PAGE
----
Regardless, the egg was laid in Dallas against a Dallas Mavericks team that just isn’t very good. Maybe how bad the Mavs look right now, coupled with the Wolves mostly handling them at home in the recent past in a game they held on to win, factored into the poor effort and focus by the Wolves.
The Mavs started out with a small lineup featuring Seth Curry as the starting shooting guard and Dirk Nowitzki as the only big man. The Mavs showed a zone on the first couple defensive possessions, and it looked like they might get gimmicky with trying to confuse the young Wolves. I wouldn’t say it worked or it didn’t work, but it certainly gave the Wolves a look they’re not used to seeing. Shortly thereafter, the Mavs decided to go zone and get more traditional after Dirk’s first stint on the court.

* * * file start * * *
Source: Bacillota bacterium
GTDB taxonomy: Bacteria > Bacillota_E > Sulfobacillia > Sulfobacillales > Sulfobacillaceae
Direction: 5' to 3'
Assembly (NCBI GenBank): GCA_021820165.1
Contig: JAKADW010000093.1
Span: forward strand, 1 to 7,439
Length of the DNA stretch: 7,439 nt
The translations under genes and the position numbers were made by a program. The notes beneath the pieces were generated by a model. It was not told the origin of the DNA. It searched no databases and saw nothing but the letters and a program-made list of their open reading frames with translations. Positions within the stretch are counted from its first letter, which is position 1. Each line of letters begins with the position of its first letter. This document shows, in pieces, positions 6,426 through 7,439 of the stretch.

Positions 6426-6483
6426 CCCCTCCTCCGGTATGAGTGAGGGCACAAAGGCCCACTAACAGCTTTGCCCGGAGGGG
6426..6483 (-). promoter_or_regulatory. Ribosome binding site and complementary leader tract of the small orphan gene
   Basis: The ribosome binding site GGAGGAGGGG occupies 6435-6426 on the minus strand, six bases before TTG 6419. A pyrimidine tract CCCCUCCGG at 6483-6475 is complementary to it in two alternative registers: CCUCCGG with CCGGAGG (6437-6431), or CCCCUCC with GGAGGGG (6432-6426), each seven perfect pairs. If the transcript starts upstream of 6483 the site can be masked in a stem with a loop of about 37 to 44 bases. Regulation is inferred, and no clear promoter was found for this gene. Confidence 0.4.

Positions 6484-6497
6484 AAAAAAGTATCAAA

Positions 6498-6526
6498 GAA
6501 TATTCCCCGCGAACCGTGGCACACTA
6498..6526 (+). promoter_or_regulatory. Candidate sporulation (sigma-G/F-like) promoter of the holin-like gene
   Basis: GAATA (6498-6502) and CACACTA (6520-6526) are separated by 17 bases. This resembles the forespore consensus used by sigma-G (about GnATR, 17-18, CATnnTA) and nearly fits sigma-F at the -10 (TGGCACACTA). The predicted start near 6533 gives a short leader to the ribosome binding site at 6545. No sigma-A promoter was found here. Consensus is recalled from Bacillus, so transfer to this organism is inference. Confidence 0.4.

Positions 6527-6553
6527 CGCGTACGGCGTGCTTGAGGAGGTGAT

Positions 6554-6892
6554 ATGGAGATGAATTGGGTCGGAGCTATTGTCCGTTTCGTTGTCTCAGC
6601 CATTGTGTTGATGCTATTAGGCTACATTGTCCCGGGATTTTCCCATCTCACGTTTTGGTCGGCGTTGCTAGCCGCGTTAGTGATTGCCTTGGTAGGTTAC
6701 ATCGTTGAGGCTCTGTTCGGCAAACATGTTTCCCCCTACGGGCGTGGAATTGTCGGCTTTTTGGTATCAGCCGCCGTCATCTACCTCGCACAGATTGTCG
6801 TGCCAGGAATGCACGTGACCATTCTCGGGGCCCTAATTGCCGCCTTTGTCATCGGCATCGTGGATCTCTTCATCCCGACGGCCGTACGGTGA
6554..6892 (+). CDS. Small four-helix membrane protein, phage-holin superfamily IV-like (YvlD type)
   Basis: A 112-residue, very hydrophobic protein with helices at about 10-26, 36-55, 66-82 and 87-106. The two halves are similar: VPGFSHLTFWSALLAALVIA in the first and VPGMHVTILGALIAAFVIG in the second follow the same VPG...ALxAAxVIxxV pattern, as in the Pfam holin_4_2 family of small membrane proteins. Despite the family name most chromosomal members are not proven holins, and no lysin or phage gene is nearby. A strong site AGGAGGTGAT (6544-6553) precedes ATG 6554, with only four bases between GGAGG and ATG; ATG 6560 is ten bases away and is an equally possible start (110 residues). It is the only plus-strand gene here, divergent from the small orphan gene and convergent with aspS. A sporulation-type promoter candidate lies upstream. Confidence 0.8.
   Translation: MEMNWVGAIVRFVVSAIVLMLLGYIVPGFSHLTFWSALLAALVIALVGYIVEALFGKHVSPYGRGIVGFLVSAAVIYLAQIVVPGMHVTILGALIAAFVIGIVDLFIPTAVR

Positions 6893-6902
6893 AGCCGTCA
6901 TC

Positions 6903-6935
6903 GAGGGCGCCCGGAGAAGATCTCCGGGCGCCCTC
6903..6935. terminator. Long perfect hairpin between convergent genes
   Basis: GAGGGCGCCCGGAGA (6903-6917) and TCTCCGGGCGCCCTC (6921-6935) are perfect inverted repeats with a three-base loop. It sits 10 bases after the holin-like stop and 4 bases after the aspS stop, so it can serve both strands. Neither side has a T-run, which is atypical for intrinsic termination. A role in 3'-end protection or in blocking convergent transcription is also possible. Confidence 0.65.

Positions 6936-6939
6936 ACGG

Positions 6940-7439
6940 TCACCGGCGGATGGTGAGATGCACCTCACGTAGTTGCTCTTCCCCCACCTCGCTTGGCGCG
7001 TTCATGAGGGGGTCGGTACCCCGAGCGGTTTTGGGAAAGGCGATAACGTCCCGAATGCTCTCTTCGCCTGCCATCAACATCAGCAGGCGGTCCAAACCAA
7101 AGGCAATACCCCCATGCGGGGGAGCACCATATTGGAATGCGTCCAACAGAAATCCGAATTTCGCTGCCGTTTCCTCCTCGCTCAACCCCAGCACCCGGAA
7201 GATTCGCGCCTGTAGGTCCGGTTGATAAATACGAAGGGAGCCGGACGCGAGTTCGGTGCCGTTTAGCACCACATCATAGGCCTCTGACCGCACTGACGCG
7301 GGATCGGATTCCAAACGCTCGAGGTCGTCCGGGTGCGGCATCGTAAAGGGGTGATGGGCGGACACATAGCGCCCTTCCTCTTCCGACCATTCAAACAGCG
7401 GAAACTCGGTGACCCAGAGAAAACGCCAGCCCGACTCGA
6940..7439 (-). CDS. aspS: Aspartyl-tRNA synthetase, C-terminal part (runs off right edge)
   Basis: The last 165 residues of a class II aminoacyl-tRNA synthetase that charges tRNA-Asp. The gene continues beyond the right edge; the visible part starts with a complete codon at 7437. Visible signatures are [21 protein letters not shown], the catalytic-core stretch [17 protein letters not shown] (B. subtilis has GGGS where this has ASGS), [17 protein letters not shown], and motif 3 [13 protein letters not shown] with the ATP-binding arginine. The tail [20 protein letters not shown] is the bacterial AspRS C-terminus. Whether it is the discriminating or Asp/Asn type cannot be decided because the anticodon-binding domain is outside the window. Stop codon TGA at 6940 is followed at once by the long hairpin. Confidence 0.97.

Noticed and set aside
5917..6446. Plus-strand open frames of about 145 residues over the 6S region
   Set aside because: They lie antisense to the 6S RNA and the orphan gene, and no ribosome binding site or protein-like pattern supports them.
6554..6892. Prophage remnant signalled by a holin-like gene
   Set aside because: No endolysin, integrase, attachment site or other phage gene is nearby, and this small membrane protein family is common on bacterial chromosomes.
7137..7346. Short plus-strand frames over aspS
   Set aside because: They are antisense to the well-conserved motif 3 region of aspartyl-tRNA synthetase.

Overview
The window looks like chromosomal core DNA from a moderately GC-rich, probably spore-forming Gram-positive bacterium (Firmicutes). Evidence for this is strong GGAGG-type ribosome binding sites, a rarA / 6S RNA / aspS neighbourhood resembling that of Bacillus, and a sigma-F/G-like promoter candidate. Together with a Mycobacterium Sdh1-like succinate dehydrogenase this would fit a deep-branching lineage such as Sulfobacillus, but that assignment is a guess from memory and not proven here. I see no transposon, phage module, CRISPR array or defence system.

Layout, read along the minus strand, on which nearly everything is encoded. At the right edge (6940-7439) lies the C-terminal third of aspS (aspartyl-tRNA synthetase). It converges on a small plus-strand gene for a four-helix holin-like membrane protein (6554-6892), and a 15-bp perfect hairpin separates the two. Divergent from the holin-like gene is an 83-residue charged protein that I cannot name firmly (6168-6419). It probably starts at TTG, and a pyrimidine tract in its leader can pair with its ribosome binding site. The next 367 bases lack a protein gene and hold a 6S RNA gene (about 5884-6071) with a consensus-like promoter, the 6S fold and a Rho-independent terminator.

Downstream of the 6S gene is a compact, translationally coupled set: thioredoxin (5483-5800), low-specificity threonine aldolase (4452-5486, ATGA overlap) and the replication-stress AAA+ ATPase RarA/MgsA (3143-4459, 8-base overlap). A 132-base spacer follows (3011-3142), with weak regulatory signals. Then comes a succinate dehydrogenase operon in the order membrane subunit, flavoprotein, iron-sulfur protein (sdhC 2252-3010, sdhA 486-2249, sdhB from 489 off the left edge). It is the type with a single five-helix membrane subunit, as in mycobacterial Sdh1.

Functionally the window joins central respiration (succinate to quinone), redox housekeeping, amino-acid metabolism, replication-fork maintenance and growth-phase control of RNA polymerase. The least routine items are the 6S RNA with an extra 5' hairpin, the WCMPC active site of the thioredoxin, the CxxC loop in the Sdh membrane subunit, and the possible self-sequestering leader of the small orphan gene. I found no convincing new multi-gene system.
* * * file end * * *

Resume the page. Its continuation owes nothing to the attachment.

From there, it was more about grinding out a slow-paced home victory for the Mavs and they took advantage the most when the Wolves’ bench came into the game. Despite Nemanja Bjelica making shots in the first half, the game definitely turned into the control of the Mavs during that second quarter. The same problems we’ve seen with the bench were magnified against Rick Carlisle’s bunch for some reason.
Bjelica played awful defense. Kris Dunn played like a rookie on defense (which had been much better lately) by getting into early foul trouble and not being able to get into the heart of the defense to force decisions on offense. Cole Aldrich just didn’t fit in this game with the Mavs trying to go heavy with mobile big men. Shabazz Muhammad went scoreless in 12 minutes and did nothing to contribute on defense.